“He’s playing extremely well,” Raonic said about the 6-foot-4 Athenian. “He won his first title I believe it was in Stockholm a year-and-a-half ago and since then he’s really stepped it up. He played well here last year (upsetting Roger Federer and losing to Rafael Nadal in the semi-finals), he’s beaten all the top guys (Novak Djokovic, Nadal and Federer) and these kind of things. So he’s working his way up and he’s at a pretty high level right now. I haven’t played much tennis of late so I’ve just got to focus on doing my things well to give myself an opportunity.”

An ardent student and follower of the game, Raonic insists he’s familiar with Tsitsipas even though he hasn’t played him. “I’m always watching tennis on TV,” he said. “Whether it be me at the tournament or me at home. So there were a lot of big matches to watch from him – the one with Roger last year, he played well in Madrid last year and the World Tour Finals last year (Tsitsipas was champion beating Federer in the semi-finals and Dominic Thiem in the final). There were a bunch of matches that I saw. I’m sure that over these two years I’ve seen a lot more of him than he’s seen of me.”

There’s a large Greek community in Melbourne – maybe the largest in the world outside of the motherland – and historically it has come out to support homegrown Mark Philippoussis, Cypriot Marcos Baghdatis and now Tsitsipas. Raonic insists he won’t let a partisan crowd bother him on Friday. “I’m not the kind of guy that gets too riled up, I sort of keep my head down and go about my thing,” he said. “So I don’t get too involved with the crowd and that kind of thing. I think that outside factor is just an outside factor. I’ve got to focus on doing my things well and make that my priority and forget the rest.

“Stefanos has more weapons than the guy I played today (Wednesday). He tries to create. It’s going to be important for me to be the one that’s being proactive rather reacting to the things he’s doing. I’m going to have to keep serving better.”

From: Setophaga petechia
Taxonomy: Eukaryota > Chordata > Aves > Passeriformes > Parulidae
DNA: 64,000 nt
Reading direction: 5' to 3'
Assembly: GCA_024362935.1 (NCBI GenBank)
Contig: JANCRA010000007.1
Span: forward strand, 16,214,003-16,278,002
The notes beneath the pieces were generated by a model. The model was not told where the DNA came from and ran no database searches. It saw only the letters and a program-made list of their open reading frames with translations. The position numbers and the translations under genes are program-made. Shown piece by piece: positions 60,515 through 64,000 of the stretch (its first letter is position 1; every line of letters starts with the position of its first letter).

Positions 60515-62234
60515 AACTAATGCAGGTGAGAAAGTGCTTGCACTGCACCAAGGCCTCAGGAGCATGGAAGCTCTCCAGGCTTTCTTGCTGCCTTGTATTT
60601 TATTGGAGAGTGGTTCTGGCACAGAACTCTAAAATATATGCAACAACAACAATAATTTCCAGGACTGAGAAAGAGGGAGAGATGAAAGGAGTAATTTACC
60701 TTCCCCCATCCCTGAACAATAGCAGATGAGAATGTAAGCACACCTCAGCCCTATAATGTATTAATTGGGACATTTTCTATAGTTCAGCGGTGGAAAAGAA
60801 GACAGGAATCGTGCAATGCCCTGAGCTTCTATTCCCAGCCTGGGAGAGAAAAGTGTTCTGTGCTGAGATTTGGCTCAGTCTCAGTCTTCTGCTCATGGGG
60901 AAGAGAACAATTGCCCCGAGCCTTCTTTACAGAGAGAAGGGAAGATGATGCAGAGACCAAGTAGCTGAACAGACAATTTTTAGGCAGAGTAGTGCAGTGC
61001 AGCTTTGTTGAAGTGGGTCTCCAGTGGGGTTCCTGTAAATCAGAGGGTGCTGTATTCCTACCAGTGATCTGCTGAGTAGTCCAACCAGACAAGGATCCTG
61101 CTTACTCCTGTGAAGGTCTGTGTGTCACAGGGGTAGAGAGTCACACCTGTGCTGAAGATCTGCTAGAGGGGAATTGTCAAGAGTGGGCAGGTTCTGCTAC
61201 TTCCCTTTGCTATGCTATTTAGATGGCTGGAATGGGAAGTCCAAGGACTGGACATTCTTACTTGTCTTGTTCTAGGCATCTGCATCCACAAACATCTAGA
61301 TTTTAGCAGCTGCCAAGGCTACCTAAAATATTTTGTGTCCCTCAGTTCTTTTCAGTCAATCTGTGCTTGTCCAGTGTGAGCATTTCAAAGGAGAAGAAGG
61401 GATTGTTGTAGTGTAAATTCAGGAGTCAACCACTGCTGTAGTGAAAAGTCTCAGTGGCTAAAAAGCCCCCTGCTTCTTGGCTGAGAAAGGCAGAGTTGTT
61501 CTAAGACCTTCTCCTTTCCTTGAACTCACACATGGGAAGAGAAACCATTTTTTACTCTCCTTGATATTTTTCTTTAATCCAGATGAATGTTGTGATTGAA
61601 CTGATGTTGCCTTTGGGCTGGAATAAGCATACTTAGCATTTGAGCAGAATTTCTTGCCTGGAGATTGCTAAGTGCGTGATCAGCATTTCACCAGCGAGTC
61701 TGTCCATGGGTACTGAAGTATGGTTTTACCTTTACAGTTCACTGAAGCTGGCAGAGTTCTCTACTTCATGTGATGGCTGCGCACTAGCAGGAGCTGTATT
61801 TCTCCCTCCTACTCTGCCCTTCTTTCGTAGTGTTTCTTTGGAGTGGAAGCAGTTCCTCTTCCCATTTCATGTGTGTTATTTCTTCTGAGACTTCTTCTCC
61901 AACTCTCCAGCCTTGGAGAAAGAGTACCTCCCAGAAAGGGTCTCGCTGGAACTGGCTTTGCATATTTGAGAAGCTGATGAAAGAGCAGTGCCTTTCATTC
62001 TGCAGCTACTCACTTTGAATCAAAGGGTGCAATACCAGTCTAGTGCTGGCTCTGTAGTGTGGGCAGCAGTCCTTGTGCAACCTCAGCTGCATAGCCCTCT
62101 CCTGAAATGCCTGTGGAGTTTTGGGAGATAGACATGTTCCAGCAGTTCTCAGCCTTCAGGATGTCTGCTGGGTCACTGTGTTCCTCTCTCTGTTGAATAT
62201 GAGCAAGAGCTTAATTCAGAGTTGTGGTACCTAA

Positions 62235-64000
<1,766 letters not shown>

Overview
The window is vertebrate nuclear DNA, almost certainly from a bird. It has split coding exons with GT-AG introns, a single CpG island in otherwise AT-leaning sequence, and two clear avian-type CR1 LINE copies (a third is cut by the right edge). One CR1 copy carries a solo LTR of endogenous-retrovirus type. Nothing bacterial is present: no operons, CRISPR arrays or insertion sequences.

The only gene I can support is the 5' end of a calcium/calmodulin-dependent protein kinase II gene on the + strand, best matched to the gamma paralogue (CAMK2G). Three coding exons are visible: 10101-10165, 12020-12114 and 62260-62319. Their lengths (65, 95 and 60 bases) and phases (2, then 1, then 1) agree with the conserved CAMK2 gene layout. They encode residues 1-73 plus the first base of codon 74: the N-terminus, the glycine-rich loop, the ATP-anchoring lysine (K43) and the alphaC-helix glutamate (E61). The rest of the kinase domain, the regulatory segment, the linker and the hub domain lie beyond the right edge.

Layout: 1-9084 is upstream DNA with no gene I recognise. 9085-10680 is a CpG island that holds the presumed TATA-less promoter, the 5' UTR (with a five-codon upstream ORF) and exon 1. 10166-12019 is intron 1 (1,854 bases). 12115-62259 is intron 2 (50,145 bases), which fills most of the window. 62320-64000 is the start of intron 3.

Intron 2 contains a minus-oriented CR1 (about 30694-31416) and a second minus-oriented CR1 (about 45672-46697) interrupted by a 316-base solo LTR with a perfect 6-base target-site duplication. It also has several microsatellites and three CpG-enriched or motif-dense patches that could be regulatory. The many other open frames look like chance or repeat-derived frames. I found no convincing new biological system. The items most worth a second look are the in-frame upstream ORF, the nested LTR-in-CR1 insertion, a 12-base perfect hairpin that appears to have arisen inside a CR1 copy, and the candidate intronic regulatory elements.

Raonic seemed to blast first serves regularly an effortlessly in the 228 km/hr range against the No. 36-ranked Garin and should be able to do likewise against Tsitsipas.

Last week before the Aussie Open began, Raonic expressed the belief that fellow Canadians Denis Shapovalov, Félix Auger-Aliassime and Vasek Pospisil should do well in their Aussie Open first-round matches – Shapovalov because Marton Fucsovics didn’t have the weapons to bother him, Auger-Aliassime because he faced a qualifier (not knowing it would be Ernests Gulbis) and Pospisil because he has a good record against big servers (such as Ivo Karlovic). But all three were beaten in the opening round.

“I think it was just bad luck,” Raonic said about the defeats. “These guys are going to be around these tournaments – they’re going to do well at them but they may not necessarily be able to do well at every single one but they’re going to have their opportunities. They’ve already stepped up and taken a lot of them. They’re just going to be in those situations more and more times and they’ll be better and better with them.”

Being a Canadian could be a secret weapon for Raonic against Tsitsipas. The Greek does not have a stellar head-to-head record against his main Canadian rivals – he’s 1-3 with Shapovalov and 1-2 with Auger-Aliassime.

Always a concern is Raonic’s stamina because his last tournament match of 2019 was October 30th in Paris. At least the weather should not be oppressive – with mainly sunny and a high temperature of 23 forecast.

“I don’t think that will be an issue,” he said about his endurance if he was required to play a five-setter. “I didn’t always necessarily have the chance to play tennis but I did, over the weeks, have had a chance to do a lot of fitness.”


Picture a normal ocean beach with the sand sloping gently down to the water. Then look at the picture here of the beach three weeks ago in Wollongong, south of Sydney. Overnight a strong north-easterly wind came in a pushed up a lot of loose sand resulting in this cliff-like rift along the beach. By the next day it was more of a ridge and the beach was completely restored to normal in just a matter of days.

But it sure was a surprise to see it that first day.